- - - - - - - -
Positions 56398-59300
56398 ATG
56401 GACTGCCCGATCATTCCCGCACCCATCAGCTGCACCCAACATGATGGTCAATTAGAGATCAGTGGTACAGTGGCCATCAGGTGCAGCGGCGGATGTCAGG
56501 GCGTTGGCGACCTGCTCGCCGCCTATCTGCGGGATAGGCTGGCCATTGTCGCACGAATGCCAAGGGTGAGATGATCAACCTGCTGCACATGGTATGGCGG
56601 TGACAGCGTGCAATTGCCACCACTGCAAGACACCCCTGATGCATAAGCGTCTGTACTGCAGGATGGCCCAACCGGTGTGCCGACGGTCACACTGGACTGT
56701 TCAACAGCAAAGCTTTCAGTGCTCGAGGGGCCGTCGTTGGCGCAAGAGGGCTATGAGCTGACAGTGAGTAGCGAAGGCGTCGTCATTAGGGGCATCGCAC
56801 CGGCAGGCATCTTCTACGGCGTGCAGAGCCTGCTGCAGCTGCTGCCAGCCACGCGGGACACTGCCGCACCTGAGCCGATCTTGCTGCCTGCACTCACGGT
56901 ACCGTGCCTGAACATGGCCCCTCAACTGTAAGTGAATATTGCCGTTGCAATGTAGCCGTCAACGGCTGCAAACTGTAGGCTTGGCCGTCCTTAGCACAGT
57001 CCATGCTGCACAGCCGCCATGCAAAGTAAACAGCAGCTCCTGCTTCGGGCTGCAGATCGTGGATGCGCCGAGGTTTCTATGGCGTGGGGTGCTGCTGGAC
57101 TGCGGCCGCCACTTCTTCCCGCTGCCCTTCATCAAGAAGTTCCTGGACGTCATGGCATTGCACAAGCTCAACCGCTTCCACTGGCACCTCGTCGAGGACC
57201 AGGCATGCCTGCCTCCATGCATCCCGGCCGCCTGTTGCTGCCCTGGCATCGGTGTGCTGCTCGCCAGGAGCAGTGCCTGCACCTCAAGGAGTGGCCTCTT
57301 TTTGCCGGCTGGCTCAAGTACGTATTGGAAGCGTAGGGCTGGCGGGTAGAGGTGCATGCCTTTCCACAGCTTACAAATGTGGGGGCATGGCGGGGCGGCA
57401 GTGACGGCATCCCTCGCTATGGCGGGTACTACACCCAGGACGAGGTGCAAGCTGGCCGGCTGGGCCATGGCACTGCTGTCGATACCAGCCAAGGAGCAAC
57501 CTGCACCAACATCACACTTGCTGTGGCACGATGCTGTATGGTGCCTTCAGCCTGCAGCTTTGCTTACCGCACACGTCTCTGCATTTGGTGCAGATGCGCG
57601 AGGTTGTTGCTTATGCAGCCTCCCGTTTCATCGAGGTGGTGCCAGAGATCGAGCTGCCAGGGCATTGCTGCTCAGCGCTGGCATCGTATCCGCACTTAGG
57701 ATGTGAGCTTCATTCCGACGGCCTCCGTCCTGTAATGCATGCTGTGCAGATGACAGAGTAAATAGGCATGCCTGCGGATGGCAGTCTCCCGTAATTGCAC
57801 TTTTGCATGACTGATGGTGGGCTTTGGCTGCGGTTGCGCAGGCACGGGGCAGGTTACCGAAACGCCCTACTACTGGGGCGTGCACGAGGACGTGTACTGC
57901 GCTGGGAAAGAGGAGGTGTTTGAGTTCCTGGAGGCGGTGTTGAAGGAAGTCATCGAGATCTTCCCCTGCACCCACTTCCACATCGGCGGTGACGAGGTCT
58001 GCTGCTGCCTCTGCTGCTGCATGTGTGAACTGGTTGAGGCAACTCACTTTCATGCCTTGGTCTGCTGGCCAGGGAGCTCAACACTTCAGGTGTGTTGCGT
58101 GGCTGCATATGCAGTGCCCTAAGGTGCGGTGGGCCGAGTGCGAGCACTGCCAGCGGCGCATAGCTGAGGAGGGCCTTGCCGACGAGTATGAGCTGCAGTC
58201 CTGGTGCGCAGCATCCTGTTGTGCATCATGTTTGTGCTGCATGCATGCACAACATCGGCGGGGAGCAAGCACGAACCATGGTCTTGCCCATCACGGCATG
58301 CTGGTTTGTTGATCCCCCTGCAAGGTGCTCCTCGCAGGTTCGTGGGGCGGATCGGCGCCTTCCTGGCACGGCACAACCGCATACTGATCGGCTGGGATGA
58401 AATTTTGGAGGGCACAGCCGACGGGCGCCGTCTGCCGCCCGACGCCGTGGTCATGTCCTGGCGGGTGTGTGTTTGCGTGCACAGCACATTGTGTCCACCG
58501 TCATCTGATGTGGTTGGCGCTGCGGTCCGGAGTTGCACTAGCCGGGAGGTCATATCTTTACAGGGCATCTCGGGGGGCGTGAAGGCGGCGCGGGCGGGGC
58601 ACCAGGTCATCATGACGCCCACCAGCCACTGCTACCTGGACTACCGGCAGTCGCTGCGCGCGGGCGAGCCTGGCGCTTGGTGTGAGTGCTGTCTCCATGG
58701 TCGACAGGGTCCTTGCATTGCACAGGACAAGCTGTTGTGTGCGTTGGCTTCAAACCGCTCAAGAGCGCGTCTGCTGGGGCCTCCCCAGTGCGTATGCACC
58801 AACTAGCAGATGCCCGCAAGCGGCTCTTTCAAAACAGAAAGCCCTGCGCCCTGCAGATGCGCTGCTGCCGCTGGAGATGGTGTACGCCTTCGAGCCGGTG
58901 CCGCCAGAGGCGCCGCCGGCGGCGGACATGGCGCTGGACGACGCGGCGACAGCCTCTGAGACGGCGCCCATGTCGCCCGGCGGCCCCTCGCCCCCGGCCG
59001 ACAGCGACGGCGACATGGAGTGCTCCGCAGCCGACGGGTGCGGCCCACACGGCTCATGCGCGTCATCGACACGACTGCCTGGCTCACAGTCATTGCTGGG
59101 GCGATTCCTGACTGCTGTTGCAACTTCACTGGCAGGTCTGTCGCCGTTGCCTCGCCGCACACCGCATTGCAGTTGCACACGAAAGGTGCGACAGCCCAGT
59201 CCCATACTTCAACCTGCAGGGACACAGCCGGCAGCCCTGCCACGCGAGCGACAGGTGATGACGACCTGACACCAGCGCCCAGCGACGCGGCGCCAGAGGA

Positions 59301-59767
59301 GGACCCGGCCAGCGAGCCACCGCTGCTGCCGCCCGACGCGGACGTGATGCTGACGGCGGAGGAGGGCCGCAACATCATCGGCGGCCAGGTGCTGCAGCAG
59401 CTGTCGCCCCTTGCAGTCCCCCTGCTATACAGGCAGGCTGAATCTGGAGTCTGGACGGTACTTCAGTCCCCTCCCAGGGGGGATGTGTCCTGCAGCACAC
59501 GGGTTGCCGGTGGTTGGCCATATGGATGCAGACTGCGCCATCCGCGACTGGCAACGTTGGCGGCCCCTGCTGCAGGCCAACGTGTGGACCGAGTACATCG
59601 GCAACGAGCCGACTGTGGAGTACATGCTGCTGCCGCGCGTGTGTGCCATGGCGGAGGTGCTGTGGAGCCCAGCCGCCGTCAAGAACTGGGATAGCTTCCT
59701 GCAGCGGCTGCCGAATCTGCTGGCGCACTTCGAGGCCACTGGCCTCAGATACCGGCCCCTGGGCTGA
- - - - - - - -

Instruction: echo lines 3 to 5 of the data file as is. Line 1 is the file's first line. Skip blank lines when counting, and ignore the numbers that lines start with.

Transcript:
56401 GACTGCCCGATCATTCCCGCACCCATCAGCTGCACCCAACATGATGGTCAATTAGAGATCAGTGGTACAGTGGCCATCAGGTGCAGCGGCGGATGTCAGG
56501 GCGTTGGCGACCTGCTCGCCGCCTATCTGCGGGATAGGCTGGCCATTGTCGCACGAATGCCAAGGGTGAGATGATCAACCTGCTGCACATGGTATGGCGG
56601 TGACAGCGTGCAATTGCCACCACTGCAAGACACCCCTGATGCATAAGCGTCTGTACTGCAGGATGGCCCAACCGGTGTGCCGACGGTCACACTGGACTGT